17 Jul 2012

The Trap

This film (in three parts) by Adam Curtis from 2007 explores our ideas about the individual and freedom. In part one he explores the role that game theory has played in forming these ideas, particularly the game theory developed by John Nash which sees the human individual as completely alone and totally self-interested. Nash, the subject of a biography and film adaptation called A Beautiful Mind, suffered from paranoid schizophrenia. These theories became the underpinning of USA's Cold War 'balance of terror' nuclear strategy. 

Meanwhile R D Laing was popularising the notion that we cannot trust authorities to act in our interest. The "system" is trying to control our thoughts and suppress our freedom. His main attack was directed against psychiatry which had begun to use behavioural traits to assign diagnosis based on statistical methods. But in studying madness he came to believe that the family played a role as a theatre of power relations in which each member was selfishly trying to manipulate the others. He then generalised this to the idea that authority was being used to control and suppresses individuals, and he became a minor celebrity promoting these views. [Though given the zeitgeist he could well be seen as a product of his time].

At the same time a branch of economics, Neo-classical Economics, based on the thought of Friedrich August Hayek's 'Choice Theory' also viewed the individual as totally self interested, and began to be prominent. The idea of the 'public good' or a sense of 'public duty' began to be discredited. This process was dramatised in the comedy Yes Minister.

Western leaders began to be influenced by these ideas, particularly Margaret Thatcher in the UK [and Ronald Reagan in the USA]. The elements mentioned began to coincide particularly in the 1980s. 

Alain Enthoven had been a prominent proponent of game theory in economics. One of his objective was to replace values and emotions with self interest and rationality. For instance to measure the effectiveness of soldiers in Vietnam he introduced the concept of the body count, which is now seen as contributing to civilian deaths. In 1984 he was brought in by Thatcher to reform the NHS away from traditional values and caring, towards targets and measurable outcomes. He saw this as "challenging the power of organised medicine". In this view doctors do not care for their patients but only compete for personal power and prestige. He has taken the frankly aberrant views of John Nash, mixed with with the counter culture distrust of authority, and turned them into unquestioned truths about human nature. It's a vision of humanity in which altruism plays no part. Ironically the subsequent Labour government pursued similar policies based on similar assumptions.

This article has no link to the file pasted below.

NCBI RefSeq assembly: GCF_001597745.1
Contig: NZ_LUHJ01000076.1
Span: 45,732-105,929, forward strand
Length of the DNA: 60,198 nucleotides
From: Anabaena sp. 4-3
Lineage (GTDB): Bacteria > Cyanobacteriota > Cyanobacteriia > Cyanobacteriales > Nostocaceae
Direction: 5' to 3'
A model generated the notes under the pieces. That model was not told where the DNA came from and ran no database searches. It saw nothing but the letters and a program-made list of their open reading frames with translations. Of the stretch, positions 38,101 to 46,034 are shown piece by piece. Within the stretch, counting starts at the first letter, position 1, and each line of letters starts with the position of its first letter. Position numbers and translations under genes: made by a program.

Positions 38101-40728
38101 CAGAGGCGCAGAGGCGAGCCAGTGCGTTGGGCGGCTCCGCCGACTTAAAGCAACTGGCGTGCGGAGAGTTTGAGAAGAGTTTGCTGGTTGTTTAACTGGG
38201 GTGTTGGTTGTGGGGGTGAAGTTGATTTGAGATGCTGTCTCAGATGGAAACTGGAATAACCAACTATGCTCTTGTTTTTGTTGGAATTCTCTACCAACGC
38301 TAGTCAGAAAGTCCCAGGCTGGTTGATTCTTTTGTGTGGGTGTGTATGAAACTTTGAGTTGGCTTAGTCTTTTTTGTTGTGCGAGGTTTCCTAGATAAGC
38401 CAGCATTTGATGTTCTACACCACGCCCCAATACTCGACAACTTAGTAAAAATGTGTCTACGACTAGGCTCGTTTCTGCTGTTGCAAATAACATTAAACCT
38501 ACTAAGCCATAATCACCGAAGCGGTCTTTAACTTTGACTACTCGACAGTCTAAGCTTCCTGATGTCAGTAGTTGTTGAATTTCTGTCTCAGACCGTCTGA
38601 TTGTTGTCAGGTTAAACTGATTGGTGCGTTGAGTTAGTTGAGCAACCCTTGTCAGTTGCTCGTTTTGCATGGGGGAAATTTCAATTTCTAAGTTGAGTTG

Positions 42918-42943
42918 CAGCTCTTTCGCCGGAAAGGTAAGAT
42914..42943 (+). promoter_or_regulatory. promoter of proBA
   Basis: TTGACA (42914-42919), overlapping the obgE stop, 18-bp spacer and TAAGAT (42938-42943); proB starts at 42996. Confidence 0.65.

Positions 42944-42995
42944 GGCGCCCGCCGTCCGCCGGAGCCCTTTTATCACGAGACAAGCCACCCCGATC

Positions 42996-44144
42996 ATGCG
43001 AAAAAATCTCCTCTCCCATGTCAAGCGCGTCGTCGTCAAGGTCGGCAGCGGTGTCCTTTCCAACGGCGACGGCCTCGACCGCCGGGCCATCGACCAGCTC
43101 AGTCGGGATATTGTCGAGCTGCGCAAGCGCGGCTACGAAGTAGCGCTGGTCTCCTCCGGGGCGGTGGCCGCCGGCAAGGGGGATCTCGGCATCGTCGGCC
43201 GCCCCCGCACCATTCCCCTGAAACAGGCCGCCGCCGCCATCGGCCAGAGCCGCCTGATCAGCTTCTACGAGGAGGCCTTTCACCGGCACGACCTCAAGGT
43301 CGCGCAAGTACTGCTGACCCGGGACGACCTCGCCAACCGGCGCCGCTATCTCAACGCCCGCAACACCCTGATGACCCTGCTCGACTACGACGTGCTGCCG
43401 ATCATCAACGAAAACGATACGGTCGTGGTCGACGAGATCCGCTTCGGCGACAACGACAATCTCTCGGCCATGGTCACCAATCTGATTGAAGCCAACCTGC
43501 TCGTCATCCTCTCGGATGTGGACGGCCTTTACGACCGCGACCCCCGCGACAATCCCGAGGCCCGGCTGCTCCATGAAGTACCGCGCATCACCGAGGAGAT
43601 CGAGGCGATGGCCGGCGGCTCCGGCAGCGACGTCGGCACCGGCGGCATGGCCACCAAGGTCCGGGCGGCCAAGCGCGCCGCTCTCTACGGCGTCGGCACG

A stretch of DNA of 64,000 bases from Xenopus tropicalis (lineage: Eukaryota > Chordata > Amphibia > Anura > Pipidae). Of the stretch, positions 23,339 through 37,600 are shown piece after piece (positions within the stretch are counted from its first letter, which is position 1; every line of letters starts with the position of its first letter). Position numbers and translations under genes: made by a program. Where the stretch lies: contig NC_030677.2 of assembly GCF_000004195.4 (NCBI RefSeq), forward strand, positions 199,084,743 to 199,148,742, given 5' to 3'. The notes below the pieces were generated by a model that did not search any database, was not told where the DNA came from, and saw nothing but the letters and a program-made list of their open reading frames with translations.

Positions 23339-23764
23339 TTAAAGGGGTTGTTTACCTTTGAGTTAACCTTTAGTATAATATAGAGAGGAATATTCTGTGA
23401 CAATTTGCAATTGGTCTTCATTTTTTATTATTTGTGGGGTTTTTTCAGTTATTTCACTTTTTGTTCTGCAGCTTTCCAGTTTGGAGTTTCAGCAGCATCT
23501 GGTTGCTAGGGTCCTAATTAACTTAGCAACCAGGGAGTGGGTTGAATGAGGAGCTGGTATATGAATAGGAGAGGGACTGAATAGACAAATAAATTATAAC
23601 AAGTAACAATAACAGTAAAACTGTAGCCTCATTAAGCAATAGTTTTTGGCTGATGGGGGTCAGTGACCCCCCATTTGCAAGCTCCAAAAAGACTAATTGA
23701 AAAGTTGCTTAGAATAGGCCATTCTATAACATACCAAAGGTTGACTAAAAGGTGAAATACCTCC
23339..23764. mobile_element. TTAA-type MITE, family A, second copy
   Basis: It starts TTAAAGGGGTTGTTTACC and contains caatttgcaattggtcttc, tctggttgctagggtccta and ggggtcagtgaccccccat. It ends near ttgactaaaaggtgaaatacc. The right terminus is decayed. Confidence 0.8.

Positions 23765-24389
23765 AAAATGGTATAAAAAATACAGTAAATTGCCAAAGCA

Adam Curtis is one of the leading critical voices of our age. This film is very worthwhile watching. 

So in the minds of our politicians all of us are isolated, calculating, self obsessed, and completely lacking in empathy and altruism. There is no such thing as the public good or the public interest. Our happiness can best be achieved by encouraging selfish behaviour and allowing it free reign by eliminating the interference of government. This is partly because civil servants only serve their own self-interests.

This idea is flawed at it's roots. But it's roots go even deeper. I've explored this to some extent in my Renegade Economist blog Darwin Distorted or How the West was Won.


  1. Adam Curtis seems to be attempting to show that many of the largest influences on our society come from people who are not emotionally intelligent. Ayan Rand, Nash, Laing etc... all appear to be intellectually advanced but emotionally and empathically lacking. To me he tries to show that the image we are presented with of what the human experience is like has massive consequences. The image of 'rational self interest' is, as you say, hugely prevalent and incredibly destructive. I think that THIS vision of what it means to be human is what needs challenging. I wonder if this is where Buddhism and politics start to merge. A vision of the human as potentially compassionate and aware and creative, which leads to policy and a social movement which try to embody this.

  2. So not emotionally intelligent! Add Dawkins to that list!

    As Buddhists we certainly strive to cultivate a view of people as interdependent. But there is also a strong strain of individualism: live as a island unto yourself! I think we have mixed success when viewed globally.

    I think the core values of our movement: attention, empathy, honesty, altruism and contentment are what's needed. But we have to convince these sociopaths that in judging the rest of the world to be like themselves they have made a grave error of judgement, that has lead to disaster!

    Re interconnectedness have you seen the TED talk Meet Your Microbes? There's a good Scientific American article on it recently as well (which I bought if you want to borrow it).


Keep is seemly & on-topic. Thanks.